Property developers around Australia have been at odds with the Australian Securities and Investments Commission (ASIC) recently. We will examine some of the disagreements which will be cautious reminders for developers to seek legal advice to help prevent a conflict with the powerful corporate watchdog.
In March of this year Victorian-based property spruiker Henry Kaye fought proceedings in court over an alleged $18 million fraud, following an investigation by ASIC. The proceedings included accusations against Kaye that he unlawfully obtained $17.7 million in finance from St George Bank for property developer, Inkerman Developments. Kaye is alleged to have failed to disclose a letter to GIO in a meeting with St George Bank in June 2000.
According to ASIC, “Kaye’s company Oasis Investments bought 168 off-the-plan apartments to be built in St Kilda from Inkerman at a discounted price. Kaye then sold them at a mark-up to unsuspecting buyers. He used deposit bonds provided by an agent of GIO Australia called Deposit Bond Australia, instead of a cash deposit apartments”.
He was charged with one count of obtaining financial advantage by deception and faces a committal hearing at the Melbourne Magistrates’ Court on 7 March 2007.
On 9 May 2007, ASIC announced that “the Supreme Court of Queensland ordered the winding up of a Brisbane-based company Property Developers Fund Ltd (PDFL) on “just and equitable grounds”, following an application by the ASIC”.
The proceedings arose from PDFL raising capital from members of the public through offers of Cumulative and Participating Redeemable Preference Shares (CPRPS) and providing loans for property development.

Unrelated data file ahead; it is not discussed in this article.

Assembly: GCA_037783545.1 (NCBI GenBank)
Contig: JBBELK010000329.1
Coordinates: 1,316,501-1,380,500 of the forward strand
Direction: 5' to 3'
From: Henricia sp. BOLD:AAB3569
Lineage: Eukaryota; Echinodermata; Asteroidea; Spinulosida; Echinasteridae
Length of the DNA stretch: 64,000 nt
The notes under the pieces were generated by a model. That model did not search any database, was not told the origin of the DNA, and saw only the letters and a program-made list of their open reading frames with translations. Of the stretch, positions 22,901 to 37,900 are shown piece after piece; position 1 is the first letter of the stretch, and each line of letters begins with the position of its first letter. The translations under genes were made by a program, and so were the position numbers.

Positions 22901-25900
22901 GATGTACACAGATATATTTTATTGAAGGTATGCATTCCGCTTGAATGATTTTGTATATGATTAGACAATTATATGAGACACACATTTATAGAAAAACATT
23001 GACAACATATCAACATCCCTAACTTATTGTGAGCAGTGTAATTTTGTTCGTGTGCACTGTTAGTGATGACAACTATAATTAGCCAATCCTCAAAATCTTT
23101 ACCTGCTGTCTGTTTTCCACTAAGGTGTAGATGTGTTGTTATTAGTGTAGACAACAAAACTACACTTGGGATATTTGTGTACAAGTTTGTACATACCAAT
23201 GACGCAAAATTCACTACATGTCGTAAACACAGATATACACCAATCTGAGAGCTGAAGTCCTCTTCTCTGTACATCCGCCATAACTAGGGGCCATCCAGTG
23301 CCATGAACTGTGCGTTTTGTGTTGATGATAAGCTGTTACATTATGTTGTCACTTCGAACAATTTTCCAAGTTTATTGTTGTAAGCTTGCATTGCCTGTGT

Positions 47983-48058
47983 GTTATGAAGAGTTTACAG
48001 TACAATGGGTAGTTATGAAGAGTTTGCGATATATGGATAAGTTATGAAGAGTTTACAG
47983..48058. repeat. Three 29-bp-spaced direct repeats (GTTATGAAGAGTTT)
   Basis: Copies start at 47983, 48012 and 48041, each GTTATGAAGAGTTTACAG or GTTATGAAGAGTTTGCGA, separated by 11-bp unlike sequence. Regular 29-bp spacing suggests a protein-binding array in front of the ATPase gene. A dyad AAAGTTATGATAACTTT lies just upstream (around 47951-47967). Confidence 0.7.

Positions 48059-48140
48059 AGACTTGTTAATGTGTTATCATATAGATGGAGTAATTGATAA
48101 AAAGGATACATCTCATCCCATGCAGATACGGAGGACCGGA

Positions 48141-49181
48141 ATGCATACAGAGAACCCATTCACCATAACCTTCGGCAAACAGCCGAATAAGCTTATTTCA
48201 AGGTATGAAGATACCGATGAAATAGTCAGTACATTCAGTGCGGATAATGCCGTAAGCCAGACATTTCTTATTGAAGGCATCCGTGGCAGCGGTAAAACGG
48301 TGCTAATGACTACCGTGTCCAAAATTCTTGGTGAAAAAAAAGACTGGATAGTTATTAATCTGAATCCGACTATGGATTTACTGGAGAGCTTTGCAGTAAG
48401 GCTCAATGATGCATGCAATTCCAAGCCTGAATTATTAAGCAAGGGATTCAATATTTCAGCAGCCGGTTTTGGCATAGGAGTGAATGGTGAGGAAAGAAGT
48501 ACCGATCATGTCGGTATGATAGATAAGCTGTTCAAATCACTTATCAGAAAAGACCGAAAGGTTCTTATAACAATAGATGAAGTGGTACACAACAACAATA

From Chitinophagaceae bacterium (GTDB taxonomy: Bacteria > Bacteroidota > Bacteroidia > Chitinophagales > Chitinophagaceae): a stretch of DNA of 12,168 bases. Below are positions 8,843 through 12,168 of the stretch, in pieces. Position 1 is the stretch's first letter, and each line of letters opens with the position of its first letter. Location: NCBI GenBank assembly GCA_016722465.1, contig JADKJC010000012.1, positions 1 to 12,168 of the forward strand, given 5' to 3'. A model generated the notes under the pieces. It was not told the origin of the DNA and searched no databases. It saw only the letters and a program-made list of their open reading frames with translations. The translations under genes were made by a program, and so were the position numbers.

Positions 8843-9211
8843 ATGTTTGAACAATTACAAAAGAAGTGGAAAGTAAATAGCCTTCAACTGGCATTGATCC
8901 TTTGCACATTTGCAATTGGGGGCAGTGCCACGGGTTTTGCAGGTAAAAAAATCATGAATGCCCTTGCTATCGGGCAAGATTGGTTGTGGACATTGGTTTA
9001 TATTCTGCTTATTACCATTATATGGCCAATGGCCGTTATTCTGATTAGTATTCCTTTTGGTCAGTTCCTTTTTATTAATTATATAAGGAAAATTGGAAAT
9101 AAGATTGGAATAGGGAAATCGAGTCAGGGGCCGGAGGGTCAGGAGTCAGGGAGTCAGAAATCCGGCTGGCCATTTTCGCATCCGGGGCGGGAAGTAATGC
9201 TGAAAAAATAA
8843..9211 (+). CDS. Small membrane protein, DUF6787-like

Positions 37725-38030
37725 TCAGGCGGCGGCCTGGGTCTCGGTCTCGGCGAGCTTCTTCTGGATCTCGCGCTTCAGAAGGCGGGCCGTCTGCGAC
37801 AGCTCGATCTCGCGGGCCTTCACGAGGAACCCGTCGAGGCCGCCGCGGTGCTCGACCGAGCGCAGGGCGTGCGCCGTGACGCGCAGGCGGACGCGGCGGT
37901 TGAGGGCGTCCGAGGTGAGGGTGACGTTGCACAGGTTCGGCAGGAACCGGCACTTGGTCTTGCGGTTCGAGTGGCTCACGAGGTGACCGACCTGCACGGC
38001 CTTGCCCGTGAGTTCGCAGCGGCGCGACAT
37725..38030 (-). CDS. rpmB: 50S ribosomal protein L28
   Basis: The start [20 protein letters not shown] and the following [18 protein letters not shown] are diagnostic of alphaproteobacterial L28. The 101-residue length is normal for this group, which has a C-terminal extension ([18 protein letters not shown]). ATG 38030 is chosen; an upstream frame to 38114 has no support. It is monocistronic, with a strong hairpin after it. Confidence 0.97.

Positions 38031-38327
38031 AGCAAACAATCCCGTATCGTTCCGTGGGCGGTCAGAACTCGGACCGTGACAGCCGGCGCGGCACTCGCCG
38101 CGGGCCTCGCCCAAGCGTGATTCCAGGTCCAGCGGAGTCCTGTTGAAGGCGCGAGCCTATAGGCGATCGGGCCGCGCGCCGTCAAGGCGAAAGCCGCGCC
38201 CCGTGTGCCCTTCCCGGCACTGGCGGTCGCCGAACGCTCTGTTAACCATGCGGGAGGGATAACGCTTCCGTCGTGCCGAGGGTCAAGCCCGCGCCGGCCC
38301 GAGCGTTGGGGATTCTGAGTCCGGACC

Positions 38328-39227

ASIC said it’s winding up application “followed a Court ruling in March 2007 that the investors were shareholders, rather than creditors”. The Court was informed that the investor shareholders stood to suffer a “substantial shortfall” on their investment.
“ASIC assisted with the appointment of a liquidator when it became clear that this was the best course of action for investors,” said ASIC deputy executive director of enforcement Allen Turton.
According to ASIC, “the application was supported by the company’s directors and investors”.
NSW-based property developer Robert John Orehek, pleaded guilty in the Sydney District Court to two charges of fraudulent misappropriation amounting to $170,000, according to the NSW.
Mr Orehek, through a group of private companies he owned and controlled, raised mezzanine finance between February 2000 and November 2002 for prime residential property developments. According to ASIC, “Mr Orehek raised over $20 million by issuing Deeds of Loan to over 200 investors for his failed property development scheme” ASIC also reported that many of the investors were associated with the Hillsong Church in Castle Hill.
None of the proposed developments were ever completed and all of the companies in the Orehek group are now in liquidation. Nearly all of the investors have lost their money, according to the ASIC.
The matter has been continued for sentencing on 12 July 2007 in the District Court of New South Wales. A third offence of fraudulent misappropriation of $20,000 may be taken into account for the purposes of sentencing.